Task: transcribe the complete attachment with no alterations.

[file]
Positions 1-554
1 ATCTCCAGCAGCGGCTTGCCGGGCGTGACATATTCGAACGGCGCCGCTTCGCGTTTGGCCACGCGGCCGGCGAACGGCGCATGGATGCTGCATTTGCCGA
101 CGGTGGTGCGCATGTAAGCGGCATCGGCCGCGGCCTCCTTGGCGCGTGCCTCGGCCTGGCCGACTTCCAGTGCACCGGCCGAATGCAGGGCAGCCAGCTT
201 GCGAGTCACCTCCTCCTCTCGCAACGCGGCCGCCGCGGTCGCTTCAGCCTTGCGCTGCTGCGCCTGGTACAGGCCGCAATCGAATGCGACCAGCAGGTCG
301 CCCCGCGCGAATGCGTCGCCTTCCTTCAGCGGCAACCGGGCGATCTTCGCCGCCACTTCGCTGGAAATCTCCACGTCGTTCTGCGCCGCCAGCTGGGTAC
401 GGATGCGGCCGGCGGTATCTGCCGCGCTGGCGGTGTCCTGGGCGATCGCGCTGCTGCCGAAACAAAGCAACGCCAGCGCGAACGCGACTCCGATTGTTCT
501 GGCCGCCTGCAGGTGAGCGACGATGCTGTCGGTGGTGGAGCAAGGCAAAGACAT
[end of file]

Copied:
Positions 1-554
1 ATCTCCAGCAGCGGCTTGCCGGGCGTGACATATTCGAACGGCGCCGCTTCGCGTTTGGCCACGCGGCCGGCGAACGGCGCATGGATGCTGCATTTGCCGA
101 CGGTGGTGCGCATGTAAGCGGCATCGGCCGCGGCCTCCTTGGCGCGTGCCTCGGCCTGGCCGACTTCCAGTGCACCGGCCGAATGCAGGGCAGCCAGCTT
201 GCGAGTCACCTCCTCCTCTCGCAACGCGGCCGCCGCGGTCGCTTCAGCCTTGCGCTGCTGCGCCTGGTACAGGCCGCAATCGAATGCGACCAGCAGGTCG
301 CCCCGCGCGAATGCGTCGCCTTCCTTCAGCGGCAACCGGGCGATCTTCGCCGCCACTTCGCTGGAAATCTCCACGTCGTTCTGCGCCGCCAGCTGGGTAC
401 GGATGCGGCCGGCGGTATCTGCCGCGCTGGCGGTGTCCTGGGCGATCGCGCTGCTGCCGAAACAAAGCAACGCCAGCGCGAACGCGACTCCGATTGTTCT
501 GGCCGCCTGCAGGTGAGCGACGATGCTGTCGGTGGTGGAGCAAGGCAAAGACAT